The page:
why do graduates wear those square hats?

Graduates wear square caps, often referred to as mortarboards, as part of the academic dress tradition that has been in practice for centuries. Here are the main reasons behind this custom:

  1. Historical Origins: The mortarboard hat has its roots in medieval Europe, where scholars and clerics wore similar headgear. The shape and design evolved over time, but the flat square top with tassels dates back to the 14th and 15th centuries. The board-like shape is sometimes said to resemble the slab used by stonemasons to hold mortar, hence the term “mortarboard.”
  2. Symbolism: The mortarboard is a symbol of scholarly achievement and intellectual pursuit. It signifies that the wearer has completed a significant level of education and is now joining the ranks of learned individuals. The tassel hanging from the mortarboard typically starts on the right side and is moved to the left once the degree is conferred, signifying the completion of studies.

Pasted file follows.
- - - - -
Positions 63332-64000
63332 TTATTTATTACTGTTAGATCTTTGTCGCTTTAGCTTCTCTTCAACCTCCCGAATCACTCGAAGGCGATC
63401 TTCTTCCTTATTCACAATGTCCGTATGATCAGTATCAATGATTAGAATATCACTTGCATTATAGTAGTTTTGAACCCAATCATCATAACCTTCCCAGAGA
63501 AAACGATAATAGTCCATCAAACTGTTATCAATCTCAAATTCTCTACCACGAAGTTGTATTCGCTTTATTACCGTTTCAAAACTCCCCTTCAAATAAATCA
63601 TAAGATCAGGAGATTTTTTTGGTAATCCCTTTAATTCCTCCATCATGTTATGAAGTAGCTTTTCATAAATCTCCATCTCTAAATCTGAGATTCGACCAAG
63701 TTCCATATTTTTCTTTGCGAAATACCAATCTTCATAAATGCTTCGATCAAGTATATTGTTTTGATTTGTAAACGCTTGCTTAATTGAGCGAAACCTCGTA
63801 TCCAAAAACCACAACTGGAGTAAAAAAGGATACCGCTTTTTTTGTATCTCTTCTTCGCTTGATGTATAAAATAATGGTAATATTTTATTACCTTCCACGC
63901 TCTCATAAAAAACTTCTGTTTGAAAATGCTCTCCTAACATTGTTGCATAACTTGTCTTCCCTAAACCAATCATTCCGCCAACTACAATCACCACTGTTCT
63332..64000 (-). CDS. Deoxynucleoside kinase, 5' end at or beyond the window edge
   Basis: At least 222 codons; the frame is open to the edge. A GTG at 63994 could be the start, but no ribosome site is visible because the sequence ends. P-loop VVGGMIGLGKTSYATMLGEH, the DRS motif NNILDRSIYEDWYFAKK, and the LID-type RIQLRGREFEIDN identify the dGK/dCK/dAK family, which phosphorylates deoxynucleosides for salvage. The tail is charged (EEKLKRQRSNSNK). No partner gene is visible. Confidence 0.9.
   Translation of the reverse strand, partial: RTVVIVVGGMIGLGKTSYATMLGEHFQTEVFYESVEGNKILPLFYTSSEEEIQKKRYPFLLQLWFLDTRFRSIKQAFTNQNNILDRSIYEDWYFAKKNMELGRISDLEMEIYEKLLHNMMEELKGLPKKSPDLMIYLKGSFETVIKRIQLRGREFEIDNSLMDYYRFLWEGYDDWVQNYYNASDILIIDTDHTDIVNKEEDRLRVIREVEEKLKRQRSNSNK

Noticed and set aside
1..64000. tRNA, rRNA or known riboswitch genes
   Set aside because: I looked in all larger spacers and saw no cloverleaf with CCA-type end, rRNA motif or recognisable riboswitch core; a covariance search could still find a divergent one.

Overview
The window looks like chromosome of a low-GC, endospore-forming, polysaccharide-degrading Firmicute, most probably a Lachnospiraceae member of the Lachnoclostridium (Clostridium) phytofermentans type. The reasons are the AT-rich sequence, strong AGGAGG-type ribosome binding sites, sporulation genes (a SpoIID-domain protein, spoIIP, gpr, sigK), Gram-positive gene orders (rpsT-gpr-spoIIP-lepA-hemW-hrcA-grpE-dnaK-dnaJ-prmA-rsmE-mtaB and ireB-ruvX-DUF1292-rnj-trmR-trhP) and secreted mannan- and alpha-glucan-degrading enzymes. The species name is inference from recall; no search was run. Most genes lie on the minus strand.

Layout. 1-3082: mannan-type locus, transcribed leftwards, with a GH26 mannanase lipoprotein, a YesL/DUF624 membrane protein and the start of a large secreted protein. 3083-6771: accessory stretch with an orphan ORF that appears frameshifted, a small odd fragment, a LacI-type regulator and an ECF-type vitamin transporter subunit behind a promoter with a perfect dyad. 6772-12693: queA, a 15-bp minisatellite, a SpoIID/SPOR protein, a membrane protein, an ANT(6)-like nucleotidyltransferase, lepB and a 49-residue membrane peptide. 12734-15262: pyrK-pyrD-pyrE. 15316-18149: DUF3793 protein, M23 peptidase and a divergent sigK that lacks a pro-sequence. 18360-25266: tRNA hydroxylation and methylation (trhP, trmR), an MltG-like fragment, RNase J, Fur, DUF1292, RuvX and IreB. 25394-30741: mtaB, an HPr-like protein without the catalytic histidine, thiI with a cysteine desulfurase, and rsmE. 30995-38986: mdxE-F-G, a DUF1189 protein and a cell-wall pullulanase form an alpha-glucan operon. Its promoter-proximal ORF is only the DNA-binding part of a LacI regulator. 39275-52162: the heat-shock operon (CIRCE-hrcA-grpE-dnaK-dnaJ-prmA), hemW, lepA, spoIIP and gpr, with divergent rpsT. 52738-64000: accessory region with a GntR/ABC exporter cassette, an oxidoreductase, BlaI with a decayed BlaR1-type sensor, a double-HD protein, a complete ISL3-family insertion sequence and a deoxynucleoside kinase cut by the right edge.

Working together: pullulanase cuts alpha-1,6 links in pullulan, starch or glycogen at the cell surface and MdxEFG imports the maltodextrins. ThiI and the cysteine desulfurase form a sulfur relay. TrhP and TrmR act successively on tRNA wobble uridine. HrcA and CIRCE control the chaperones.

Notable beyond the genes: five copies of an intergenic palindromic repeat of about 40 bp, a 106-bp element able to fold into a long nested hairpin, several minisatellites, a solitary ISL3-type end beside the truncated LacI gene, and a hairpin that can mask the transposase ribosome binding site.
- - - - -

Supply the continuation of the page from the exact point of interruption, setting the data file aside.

3. Uniformity and Respect: Academic regalia, including the mortarboard, creates a sense of uniformity among graduates and faculty, emphasizing the shared commitment to learning and scholarship. It also adds a formal and respectful atmosphere to graduation ceremonies.
  4. Tradition and Ceremony: The wearing of academic regalia, including the mortarboard, is a longstanding tradition that connects today’s graduates with past generations of scholars. It is a visible representation of the continuity and importance of higher education across centuries.
  5. Cultural Significance: Across different countries and institutions, variations of the mortarboard and other components of academic dress are worn, reflecting local academic traditions and the history of the institution.

In essence, the mortarboard hat is a ceremonial accessory that marks the milestone of completing a degree program and honors the academic journey and accomplishments of the graduate.

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